Lenders are naturally concerned about this rule as they see it as potential losses. Therefore, many lenders have responded by creating “initial fees worksheet”. This worksheet will give an estimate of fees and prepaid items, etc. However, this particular worksheet will be provided prior to application, that is prior to the borrower having their credit pulled, or even providing the property address. The main thing for a buyer / borrower to remember is that this is not a GFE and should not be taken as such. The “initial fees worksheet” offers no guarantees whatsoever.
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It is no big secret that in the recent post real estate boom market there have been great deals for investors and end-use buyers in the foreclosure and short sale arena. Many buyers know exactly what a foreclosure is but many are not familiar with short sales. Well, a “short sale” is a sale in which a lender agrees to allow a property to be sold in a sale which will produce proceeds insufficient to clear the actual loan amount / balance, in laymen terms the lender will take a loss on the loan. This type of sale although considered cumbersome by most real estate practitioners are an essential part of a recovering market. Therefore, as real estate brokers and agents we should do our best to help buyers find the best deal on the market; and if the best deal is a short sale we should certainly educate the buyer on short sales and work the deal and on the other side if we have the short sale listing we should educate the seller and work closely with the lender involved on the short sale to ensure a successful transaction. However; buyer, seller and real estate practitioners BEWARE!!!!
I read a recent CNBC report which was a bit disturbing. This report depicted fraud when it came to these short sales. Although, as a brokerage we have not experienced or witnessed this type of activity, the report did place me on guard and as a broker I have passed on the information to the associates working with us.
The allegations go something like this: There is a short sale listing which goes under contract. There are two mortgages on the property. The primary lender or first lien position accepts the contract and negotiates with the secondary or second lien holder a reduced amount, usually a small fraction of what they are actaully owed. The buyer and seller all sign. This is all perfectly legal and good until the secondary lender does one extra step. That extra step is that the secondary lender contacts either one of the real estate agents (seller or buyer agent) or the seller or buyer directly and states that they want additional funds paid outside of closing (POC) or wants fund paid which will not be depicted on the closing statement (HUD). This is a violation of RESPA (Real Estate Settlement Procedures Act), which clearly states that all monetary transactions must be depicted on the HUD. However, secondary lenders are allegedly ignoring this fact and asking for funds outside of closing disregarding the law; and going to the extent as to threaten to block or kill the short sale and allow the property to go into foreclosure. The irony of all of this is that although it may harm the seller and buyer and the real estate licensee it still doesn’t help the secondary lender as the fact is that if the property goes to foreclosure the second loan will subordinate to the first lien position anyway.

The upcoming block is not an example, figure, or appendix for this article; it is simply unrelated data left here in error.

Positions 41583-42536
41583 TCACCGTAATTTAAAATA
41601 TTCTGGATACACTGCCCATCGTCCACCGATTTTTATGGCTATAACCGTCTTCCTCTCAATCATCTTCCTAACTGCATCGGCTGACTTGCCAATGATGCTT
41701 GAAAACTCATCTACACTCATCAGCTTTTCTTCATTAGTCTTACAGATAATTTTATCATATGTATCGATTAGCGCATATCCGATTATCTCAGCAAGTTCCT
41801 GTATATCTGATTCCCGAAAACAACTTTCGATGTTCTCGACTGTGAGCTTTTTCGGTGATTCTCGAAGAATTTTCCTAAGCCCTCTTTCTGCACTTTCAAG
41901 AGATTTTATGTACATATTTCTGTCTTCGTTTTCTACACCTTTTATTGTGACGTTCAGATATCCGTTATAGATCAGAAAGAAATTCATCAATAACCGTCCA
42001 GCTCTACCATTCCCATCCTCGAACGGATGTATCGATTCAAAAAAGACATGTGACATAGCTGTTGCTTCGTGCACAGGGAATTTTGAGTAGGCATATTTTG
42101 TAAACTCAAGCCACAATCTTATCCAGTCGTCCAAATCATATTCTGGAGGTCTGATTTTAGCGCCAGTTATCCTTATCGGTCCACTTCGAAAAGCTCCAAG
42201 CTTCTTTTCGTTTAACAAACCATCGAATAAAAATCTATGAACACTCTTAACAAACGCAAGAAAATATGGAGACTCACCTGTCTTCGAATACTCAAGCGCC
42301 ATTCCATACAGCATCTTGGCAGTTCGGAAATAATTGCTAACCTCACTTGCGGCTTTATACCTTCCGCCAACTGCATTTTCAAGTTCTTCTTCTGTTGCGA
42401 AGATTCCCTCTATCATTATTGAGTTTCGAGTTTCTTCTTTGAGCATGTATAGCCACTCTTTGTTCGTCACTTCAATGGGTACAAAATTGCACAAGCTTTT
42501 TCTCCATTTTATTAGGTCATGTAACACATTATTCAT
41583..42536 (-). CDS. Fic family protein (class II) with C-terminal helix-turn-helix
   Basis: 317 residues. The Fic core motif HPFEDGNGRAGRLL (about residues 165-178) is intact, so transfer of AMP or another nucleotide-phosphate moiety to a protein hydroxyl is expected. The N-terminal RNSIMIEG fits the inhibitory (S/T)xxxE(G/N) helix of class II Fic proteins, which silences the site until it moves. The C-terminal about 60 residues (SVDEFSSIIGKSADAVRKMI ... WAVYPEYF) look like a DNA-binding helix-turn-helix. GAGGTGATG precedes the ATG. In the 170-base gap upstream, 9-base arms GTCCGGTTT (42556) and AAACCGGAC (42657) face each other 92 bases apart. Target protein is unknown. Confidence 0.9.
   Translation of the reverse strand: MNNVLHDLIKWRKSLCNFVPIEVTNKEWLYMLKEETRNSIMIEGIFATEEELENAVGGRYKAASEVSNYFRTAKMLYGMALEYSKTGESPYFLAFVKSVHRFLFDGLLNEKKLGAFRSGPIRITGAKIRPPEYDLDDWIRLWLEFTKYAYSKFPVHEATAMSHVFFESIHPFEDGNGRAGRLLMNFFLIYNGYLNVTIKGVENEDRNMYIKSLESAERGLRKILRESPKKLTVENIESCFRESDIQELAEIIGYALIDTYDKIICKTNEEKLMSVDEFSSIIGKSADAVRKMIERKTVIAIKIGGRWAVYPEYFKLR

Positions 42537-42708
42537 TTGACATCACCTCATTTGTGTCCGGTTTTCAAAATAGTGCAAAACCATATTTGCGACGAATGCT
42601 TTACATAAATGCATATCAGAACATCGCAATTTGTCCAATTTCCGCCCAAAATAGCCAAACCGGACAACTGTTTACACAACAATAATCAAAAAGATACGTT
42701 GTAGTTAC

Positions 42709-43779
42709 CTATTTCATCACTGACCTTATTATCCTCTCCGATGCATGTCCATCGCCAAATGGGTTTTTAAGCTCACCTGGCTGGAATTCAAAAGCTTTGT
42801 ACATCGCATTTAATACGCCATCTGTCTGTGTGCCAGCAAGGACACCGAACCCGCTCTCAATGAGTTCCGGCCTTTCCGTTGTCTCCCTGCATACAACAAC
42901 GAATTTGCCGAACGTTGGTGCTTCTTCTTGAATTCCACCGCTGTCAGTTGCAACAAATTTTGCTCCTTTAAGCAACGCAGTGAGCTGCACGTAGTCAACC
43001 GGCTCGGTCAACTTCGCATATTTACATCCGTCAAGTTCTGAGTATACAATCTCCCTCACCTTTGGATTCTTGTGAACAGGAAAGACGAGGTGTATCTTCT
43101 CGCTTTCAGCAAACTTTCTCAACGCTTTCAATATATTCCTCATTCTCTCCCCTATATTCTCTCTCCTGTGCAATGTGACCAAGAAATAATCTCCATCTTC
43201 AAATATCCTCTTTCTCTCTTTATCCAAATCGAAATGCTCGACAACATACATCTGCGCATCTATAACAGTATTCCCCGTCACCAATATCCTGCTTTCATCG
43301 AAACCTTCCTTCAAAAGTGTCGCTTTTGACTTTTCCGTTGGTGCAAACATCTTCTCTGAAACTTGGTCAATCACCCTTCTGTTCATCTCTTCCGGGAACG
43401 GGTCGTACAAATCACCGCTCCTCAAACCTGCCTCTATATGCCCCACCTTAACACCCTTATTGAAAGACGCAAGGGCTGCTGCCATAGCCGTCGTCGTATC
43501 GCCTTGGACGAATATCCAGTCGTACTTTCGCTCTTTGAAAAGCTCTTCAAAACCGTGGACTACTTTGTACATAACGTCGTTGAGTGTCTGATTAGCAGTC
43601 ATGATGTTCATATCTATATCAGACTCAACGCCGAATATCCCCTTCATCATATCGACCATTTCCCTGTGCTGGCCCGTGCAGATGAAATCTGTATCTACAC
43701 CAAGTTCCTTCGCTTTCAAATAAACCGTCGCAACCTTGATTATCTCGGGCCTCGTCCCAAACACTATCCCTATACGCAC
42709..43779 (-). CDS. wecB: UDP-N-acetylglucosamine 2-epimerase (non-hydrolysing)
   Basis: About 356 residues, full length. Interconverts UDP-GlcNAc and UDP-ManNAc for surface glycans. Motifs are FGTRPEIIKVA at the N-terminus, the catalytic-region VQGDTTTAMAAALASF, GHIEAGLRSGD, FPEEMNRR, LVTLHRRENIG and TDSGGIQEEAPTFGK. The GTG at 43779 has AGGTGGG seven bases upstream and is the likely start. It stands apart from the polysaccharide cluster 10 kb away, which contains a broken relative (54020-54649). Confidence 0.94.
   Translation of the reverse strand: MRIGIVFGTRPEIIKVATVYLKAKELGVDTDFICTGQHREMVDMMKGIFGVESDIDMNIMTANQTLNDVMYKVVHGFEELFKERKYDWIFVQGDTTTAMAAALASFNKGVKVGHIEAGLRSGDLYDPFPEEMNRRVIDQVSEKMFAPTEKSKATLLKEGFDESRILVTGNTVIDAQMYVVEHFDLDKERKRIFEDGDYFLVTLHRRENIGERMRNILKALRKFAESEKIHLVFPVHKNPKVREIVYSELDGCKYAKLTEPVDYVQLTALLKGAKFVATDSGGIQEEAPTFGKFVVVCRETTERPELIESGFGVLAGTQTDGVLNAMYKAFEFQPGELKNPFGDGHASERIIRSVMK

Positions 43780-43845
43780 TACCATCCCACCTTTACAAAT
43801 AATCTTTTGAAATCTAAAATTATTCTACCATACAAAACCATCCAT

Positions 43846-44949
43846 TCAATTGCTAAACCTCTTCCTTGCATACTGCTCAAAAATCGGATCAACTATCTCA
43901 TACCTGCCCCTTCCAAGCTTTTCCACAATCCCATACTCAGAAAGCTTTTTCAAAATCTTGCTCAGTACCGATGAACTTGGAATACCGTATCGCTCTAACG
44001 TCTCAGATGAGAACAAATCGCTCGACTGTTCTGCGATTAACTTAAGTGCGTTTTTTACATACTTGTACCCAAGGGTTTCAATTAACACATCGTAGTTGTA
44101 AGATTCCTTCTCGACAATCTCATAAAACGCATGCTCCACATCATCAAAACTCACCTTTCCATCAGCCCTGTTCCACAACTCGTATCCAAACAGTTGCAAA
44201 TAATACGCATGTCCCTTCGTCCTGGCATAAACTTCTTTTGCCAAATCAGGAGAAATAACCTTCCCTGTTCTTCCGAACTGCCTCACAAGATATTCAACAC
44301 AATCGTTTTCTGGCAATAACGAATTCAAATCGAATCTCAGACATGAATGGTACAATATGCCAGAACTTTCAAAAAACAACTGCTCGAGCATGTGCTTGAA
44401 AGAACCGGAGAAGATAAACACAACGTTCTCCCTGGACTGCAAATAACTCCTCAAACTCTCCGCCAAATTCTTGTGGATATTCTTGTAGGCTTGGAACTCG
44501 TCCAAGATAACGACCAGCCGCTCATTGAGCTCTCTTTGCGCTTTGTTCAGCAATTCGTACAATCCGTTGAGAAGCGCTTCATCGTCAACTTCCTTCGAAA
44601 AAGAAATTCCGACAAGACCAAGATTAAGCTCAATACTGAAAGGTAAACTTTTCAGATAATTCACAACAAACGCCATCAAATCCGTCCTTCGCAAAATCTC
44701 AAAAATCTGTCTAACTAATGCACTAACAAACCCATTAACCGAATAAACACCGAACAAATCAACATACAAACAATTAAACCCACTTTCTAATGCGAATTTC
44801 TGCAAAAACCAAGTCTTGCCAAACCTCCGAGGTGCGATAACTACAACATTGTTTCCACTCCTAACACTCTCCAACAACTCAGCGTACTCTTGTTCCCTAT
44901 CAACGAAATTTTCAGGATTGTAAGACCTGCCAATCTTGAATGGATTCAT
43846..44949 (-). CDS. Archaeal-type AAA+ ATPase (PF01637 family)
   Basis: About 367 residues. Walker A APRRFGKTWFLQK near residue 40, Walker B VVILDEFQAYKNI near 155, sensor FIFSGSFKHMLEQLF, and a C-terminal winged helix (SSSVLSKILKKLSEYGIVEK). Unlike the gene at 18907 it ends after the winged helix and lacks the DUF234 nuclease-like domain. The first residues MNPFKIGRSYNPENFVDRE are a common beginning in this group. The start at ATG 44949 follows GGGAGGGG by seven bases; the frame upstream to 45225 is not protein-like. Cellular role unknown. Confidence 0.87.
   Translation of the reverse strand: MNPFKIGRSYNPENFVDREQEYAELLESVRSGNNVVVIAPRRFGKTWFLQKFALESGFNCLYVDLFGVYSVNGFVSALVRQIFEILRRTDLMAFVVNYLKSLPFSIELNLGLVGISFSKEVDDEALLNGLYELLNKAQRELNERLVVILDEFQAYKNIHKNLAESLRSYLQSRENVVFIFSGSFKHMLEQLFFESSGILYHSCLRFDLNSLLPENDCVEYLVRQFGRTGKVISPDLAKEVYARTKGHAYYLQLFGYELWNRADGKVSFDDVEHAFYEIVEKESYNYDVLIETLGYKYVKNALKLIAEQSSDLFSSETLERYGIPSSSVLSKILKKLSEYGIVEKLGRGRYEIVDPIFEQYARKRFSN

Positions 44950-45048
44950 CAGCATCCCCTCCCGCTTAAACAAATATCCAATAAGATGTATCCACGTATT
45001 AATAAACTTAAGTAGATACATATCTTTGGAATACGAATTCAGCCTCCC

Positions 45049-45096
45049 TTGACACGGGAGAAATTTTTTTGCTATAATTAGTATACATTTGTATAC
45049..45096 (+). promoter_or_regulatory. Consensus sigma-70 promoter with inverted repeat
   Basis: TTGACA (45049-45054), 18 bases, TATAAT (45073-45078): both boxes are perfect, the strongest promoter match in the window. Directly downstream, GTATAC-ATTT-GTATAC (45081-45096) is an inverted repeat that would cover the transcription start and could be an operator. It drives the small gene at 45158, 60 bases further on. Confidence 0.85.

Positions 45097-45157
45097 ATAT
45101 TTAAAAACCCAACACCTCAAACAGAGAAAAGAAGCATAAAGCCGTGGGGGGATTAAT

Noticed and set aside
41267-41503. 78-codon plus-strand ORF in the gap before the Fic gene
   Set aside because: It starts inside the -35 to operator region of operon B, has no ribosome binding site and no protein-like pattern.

In conclusion, our advice to sellers buyers and all of our counterparts is to not participate in this type of activity. No commission or deal is worth a license being revoked or to be accused of aiding in fraudulent activity.